Hertfordshire is one of the 'new' universities created from the former polytechnics, which are this year being awarded research gradings for the first time.
In spite of a good reputation for applied research, Hertfordshire's senior academics were not expecting their results to compete with the long-established research programmes of the traditional universities. In the event there was mixed news: a grade four for computer science put it alongside some of the top universities; for the rest, Hertfordshire picked up two grade threes, eight grade twos and the rest grade one.
'Older universities have played this game once and know how to score on presentation,' Professor Neil Buxton, the vice-chancellor, said. 'Any score we get over one is a bonus. We will learn a few lessons this time round.'
Hertfordshire, which celebrated its 40th anniversary yesterday, was founded as a technical college and has been around for longer than some traditional universities. But research funds have always been hard to come by because of the former split between universities and polytechnics.
The institution has rarely been able to conduct 'blue sky' research, of the open-ended type favoured by the Universities Funding Council. Instead it has concentrated on applied research, often sponsored by commerce and industry. Its proximity to British Aerospace at Hatfield has helped.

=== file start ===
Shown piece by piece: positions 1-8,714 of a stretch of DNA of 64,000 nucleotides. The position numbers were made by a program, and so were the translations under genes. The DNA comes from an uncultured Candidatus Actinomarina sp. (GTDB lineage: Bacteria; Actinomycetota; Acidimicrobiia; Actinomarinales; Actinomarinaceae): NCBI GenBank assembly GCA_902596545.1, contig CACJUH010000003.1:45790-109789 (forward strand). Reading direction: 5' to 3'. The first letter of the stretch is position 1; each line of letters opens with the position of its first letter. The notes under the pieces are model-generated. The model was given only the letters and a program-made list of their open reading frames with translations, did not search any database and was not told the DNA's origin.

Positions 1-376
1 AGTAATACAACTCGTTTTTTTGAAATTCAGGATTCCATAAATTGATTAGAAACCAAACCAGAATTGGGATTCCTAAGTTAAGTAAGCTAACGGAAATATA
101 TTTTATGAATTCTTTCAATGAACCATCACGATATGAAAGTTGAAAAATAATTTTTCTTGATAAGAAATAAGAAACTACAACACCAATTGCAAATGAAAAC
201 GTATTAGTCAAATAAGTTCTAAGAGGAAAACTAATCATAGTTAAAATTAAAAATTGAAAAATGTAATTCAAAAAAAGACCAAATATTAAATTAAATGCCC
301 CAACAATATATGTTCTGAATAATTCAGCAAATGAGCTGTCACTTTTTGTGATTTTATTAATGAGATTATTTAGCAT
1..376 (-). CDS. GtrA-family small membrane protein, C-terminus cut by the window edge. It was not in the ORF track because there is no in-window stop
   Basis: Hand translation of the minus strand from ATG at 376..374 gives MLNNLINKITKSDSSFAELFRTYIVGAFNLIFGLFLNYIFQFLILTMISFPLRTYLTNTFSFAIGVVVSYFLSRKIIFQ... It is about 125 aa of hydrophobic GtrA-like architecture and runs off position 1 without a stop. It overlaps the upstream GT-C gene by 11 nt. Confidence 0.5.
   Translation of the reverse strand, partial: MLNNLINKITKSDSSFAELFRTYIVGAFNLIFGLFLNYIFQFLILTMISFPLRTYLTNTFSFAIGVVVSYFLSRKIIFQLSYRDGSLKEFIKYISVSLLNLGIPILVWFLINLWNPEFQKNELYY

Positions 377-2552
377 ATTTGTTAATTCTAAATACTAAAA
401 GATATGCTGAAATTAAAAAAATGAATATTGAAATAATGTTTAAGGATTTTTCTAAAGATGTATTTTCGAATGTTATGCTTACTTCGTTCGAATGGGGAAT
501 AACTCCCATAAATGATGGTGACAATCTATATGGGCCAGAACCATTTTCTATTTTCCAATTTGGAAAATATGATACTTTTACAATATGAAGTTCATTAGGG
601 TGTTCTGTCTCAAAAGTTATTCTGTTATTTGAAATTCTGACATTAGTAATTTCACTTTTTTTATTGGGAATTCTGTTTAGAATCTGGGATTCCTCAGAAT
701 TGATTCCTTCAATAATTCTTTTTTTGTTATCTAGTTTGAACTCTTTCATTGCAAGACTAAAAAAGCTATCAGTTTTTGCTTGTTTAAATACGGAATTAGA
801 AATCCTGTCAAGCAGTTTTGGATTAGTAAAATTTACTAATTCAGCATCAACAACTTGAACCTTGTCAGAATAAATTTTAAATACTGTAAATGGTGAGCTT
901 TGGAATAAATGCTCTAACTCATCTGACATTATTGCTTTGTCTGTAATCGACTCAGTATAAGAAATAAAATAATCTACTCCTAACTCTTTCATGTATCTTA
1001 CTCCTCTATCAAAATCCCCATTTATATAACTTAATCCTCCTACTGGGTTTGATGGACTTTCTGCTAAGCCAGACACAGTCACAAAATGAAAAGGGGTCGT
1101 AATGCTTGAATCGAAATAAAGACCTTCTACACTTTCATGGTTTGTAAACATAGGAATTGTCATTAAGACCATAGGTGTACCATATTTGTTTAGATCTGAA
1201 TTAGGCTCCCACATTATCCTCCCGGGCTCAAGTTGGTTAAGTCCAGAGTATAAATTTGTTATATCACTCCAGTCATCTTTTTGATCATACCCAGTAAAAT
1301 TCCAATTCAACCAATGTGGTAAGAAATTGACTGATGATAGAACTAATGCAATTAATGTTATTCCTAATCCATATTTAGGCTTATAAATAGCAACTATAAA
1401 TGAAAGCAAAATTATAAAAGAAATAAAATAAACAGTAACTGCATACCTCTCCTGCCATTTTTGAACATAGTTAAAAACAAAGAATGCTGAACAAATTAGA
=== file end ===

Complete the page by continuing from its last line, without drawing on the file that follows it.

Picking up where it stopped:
It is particularly proud of its science, electronics and biology, as well as the Shakespeare scholarship of its English department.
But computer science most impressed the Universities Funding Council. 'We were expecting a three and are delighted with a four,' Dr Martin Loomes, assistant head of the division, who helped make the submission on behalf of the School of Information Science, said. 'We already know that we have a good reputation and it's nice to have it acknowledged.'
The division has been working on pioneering strategic research, including sophisticated number-crunching, for the European Space Agency, the development of software for the disabled and the design of the next generation of computers.
Its research income last year was pounds 350,000. All this work is now secure and could be expanded if the funding council follows up its rating with substantial money, which would allow the employment of more full-time staff.
At the psychology division, Professor Ben Fletcher, an expert on stress, was a touch put out by the department's grade three. 'We have done well, but we expected a higher rating, actually.' Over the three years covered by the exercise, the division has won grants of pounds 1.1m from charities, government agencies and industry to study a range of problems, including occupational factors in disease, schizophrenia, Down's syndrome and children's sleeping difficulties.
Professor Chris Atterwill, head of biological sciences, was disappointed to find his division had been awarded only a grade one. 'We have done some excellent research. It strikes me that the breadth of our funding has not been taken into account,' he said. Teams from the division have been developing alternatives to animal testing and it recently struck a deal with Glaxo, the pharmaceuticals company, which will establish a pounds 250,000 research centre to study schizophrenia and Alzheimer's disease.
But Professor Buxton remained positive about the ratings. 'We are never going to compete with the old universities. Instead we will most likely concentrate our research in certain areas and create centres of excellence. We will undoubtedly pick out winners. This will allow us to do that.'